20.8 Some Committee members stated that they would like more communications and information for Local Members on work programming and how we are prioritising work. The Assistant Director Operations explained that the Members guide that is currently on the intranet and that was sent to all Councillors clarifies these issues. There is also a wealth of information on ESCC website and a public version of the Members guide is available which can be used with Parish, Borough and District councils, and Strengthening Local Resources (SLR) meetings. It was also clarified that a link to the recent video made on the resurfacing and surfacing dressing programme was sent to all Councillors. The Highways Team not only repair roads that need resurfacing, but also following an evidence based asset management approach, focus on preventative work to reduce the need for more expensive work in the future.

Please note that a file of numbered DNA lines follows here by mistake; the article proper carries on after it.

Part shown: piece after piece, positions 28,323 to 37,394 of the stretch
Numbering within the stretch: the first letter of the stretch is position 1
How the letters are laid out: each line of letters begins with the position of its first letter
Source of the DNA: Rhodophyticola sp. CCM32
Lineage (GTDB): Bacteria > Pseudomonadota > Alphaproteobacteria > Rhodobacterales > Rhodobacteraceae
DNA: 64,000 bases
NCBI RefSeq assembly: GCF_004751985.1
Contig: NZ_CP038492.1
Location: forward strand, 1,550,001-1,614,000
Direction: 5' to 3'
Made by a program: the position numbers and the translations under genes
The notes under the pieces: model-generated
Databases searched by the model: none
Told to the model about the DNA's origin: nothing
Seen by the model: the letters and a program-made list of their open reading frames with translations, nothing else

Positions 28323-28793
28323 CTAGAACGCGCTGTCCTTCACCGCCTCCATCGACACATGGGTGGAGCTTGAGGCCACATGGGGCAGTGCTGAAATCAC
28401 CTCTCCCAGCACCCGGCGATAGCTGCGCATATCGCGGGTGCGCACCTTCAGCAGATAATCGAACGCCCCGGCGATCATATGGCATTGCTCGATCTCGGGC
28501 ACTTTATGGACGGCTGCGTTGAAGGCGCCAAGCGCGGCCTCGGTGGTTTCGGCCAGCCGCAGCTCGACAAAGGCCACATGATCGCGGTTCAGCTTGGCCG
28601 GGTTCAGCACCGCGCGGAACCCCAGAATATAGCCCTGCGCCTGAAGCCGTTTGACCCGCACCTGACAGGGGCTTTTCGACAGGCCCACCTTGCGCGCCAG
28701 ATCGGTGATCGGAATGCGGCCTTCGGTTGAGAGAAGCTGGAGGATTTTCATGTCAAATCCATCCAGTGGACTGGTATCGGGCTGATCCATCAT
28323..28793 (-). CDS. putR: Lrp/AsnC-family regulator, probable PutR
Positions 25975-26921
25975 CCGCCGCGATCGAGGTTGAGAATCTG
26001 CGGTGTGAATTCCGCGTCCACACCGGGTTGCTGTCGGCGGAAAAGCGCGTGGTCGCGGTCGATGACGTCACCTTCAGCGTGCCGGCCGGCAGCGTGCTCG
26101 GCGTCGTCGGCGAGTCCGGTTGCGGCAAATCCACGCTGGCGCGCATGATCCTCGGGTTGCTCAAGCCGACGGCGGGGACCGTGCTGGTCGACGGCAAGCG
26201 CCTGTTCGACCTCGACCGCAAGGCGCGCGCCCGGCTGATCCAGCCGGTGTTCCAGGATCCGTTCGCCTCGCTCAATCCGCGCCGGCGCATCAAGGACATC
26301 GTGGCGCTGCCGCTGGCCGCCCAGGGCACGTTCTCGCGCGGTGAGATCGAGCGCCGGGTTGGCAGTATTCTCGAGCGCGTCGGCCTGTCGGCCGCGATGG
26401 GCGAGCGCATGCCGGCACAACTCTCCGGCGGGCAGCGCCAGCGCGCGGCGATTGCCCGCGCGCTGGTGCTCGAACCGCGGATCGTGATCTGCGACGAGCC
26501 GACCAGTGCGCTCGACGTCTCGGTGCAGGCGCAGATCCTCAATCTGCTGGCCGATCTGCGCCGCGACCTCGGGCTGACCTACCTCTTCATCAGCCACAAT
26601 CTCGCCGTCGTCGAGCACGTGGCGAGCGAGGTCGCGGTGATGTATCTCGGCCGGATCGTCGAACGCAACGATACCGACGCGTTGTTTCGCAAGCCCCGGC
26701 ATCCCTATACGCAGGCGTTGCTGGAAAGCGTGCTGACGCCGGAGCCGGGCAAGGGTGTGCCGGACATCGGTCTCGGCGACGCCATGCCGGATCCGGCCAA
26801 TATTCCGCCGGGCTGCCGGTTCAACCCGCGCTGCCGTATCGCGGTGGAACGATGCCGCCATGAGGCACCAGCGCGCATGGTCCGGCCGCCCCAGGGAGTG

20.9 The Lead Member for Transport and Environment commented that it appeared that there is a need to provide more information on asset management to the whole Committee. It would be helpful if the Committee could have the same presentation as the Road Repairs Review Board. She suggested sending a link to the Members highways guide to all Councillors and to re-send a link to the video on the surfacing programme. The Assistant Director Operations confirmed that he could re-run presentation after the end of the next Committee meeting and could re-send the links to all Members. The Committee agreed to have a presentation on the asset management approach after the next Committee meeting on 20 November 2019.